April 12, 2012

The Golf Genome Project: A Look At How Probability Shapes The Game

No charts or graphs to help you understand all this writing below, just a picture of some random golf course.  Gee, thanks, author guy.
     Football, baseball, basketball, tennis, soccer, boxing, and just about all other sports are made up of a lot of statistics, but they all boil down to one thing:  two athletes or players, each with a certain level of skill, facing off against each other directly.  You can come up with a probability that one entity will win, and if they don't, then the second entity wins.

     And then there's golf.  Up to 156 golfers, all playing their own rounds yet being scored against each other.  That format makes it hard to understand just how good the best players should be in any given tournament and how strange it is for guys like Zach Johnson and Y.E. Yang to win majors.

     So I decided to collect data from all 5722 rounds played in the 14 PGA Tour events prior to the Masters.  For each one, I noted the player who shot the round, what score he shot, what number round it was, and which tournament it was shot at.  I wanted to see how much each factor really affected a golfer's score, how much was just random occurrence, and eventually come up with a model for a simulated golf tournament.

     First, I looked at the three factors together, and all three factors do have a significant effect on a golfer's score.  The fact that round number was important surprised me, so I wanted to see what it's effect actually was.  The average Tour player would shoot 72.1 in round 1, 71.9 in round 2, 72.4 in round 3, and 72.8 in round 4.  So the round number can change a score by about half a stroke either way, an effect that is too confusing and too small to worry about in the model.

     After ignoring round number like I wanted to anyway, I crunched the numbers again using just the player and the tournament as factors.  Again, both had a significant impact, yet only 24% of the variation was explained by player and tournament effects.  It turns out that 76% of what makes up a pro golfer's score is just random error.

     So what's the best way to model a round of PGA Tour golf?  The average golfer in the average tournament will shoot an average of about 72.25.  (Though because better players are in more tournaments and play more rounds, the average round among those studied was 71.29.)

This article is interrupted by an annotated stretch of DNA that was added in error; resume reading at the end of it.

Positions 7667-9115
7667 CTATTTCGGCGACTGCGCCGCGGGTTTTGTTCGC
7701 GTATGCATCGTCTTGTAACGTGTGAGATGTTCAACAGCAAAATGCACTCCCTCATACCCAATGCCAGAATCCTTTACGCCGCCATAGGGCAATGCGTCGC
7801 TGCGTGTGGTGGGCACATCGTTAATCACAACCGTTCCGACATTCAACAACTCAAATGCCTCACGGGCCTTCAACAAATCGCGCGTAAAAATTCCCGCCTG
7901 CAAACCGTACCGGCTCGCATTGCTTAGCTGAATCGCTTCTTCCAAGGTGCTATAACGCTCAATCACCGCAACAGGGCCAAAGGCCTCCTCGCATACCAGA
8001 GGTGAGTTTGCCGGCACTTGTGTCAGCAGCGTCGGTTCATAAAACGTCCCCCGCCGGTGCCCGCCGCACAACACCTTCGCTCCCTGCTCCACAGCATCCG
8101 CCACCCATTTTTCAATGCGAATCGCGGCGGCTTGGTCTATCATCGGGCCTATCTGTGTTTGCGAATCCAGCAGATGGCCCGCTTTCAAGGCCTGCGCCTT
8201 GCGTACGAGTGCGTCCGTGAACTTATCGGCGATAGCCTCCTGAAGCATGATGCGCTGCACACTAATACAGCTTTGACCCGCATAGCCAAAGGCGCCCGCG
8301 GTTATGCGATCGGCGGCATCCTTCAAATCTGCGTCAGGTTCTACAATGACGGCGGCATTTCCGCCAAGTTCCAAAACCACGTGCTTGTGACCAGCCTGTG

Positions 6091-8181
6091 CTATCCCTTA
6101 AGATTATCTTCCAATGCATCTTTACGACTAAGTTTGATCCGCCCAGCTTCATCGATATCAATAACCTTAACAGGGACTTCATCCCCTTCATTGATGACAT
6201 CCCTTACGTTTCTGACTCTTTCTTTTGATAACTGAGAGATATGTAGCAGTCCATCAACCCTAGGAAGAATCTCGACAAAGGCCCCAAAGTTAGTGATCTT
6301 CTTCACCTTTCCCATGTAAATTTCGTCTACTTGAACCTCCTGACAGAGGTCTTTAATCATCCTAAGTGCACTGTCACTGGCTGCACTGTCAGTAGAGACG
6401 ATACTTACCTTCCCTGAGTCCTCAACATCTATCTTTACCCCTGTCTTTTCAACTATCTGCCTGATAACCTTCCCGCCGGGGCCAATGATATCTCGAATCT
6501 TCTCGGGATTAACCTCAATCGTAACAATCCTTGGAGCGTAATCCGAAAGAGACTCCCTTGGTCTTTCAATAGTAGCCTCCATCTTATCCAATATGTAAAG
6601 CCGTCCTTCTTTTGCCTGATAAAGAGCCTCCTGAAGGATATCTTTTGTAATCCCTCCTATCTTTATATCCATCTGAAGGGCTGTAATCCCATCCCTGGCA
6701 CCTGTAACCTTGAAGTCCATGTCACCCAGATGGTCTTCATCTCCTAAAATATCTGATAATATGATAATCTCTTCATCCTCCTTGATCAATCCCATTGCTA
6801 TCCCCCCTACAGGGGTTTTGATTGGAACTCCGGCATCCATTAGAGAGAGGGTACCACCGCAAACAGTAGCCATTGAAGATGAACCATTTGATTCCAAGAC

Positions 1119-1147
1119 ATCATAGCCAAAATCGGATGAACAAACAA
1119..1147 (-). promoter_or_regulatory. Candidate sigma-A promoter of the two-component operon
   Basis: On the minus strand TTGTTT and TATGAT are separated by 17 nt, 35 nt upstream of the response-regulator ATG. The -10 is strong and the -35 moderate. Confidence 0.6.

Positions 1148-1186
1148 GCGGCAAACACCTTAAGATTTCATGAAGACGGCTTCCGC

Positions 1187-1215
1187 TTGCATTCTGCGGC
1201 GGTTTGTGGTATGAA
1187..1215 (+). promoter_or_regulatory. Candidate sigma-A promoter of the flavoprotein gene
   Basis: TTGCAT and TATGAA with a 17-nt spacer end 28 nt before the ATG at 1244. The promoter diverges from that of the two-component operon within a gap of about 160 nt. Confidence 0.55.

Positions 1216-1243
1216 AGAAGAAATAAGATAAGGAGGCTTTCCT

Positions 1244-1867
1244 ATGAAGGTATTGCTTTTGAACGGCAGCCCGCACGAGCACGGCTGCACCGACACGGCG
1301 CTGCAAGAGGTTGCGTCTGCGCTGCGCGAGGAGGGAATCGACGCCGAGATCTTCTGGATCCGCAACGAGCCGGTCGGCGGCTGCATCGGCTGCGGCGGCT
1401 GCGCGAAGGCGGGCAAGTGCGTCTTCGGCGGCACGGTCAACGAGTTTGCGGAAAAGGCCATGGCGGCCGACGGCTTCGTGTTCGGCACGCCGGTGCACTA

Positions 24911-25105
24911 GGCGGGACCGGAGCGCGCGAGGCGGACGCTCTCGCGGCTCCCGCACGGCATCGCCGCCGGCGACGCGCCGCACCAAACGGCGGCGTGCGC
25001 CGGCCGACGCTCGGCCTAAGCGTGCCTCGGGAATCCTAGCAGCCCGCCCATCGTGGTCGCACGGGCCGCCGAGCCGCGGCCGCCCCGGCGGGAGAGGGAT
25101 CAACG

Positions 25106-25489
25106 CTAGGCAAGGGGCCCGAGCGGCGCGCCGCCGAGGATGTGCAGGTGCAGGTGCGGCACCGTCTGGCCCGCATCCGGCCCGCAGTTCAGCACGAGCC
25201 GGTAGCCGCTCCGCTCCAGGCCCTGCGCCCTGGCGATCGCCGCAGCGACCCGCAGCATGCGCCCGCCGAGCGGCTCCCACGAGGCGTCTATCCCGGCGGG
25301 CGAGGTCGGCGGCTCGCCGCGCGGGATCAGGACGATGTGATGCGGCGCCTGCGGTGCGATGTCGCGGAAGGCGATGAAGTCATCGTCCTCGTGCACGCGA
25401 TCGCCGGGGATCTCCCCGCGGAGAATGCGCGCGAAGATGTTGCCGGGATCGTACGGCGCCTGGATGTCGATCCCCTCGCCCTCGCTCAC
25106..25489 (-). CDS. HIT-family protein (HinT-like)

Next, we add in the player's effect on the score.  We can consider player effects to be normally distributed with a standard deviation of 1.05.  (Note:  In a normal distribution, 67% of players will be within one standard deviation of the average, 95% will be within 2 deviations, and 99% will be within 3 deviations.)  Rory McIlroy rated as the best player at 4.9 strokes under the average player.  Tiger Woods was second at 4.3 strokes below average.

     The next step is the effect of the tournament/course, which is normally distributed with a standard deviation of 1.03.

     Finally, we add the random error, which is normal with a standard deviation of 2.93, almost three times as much as the player and course effects.  So if the average player shoots 200 rounds, he'll probably shoot one round of 63 or lower and one round of 82 or over.

     By using only the top 38.6% of normally generated golfers (I used the standard 144 per tournament divided by the 373 from the study; it just happened to work best) and random course and error effects, the simulated rounds very closely matched the actual rounds, with about 98% of the variation being explained by the model.  The other 2 percent is mostly found at the high end of the scores, where real golf allows for higher scores than the model.  Deleting the lower 60% of golfers matches the fact that the low-level pros rarely make it into tournaments.

     I hope some of that information left an impression on you, or at the very least made sense to you.

    


     In the second part of this project, I plan to figure out how often the best golfers in the world should actually be winning, and how bad a tournament winner can really be.

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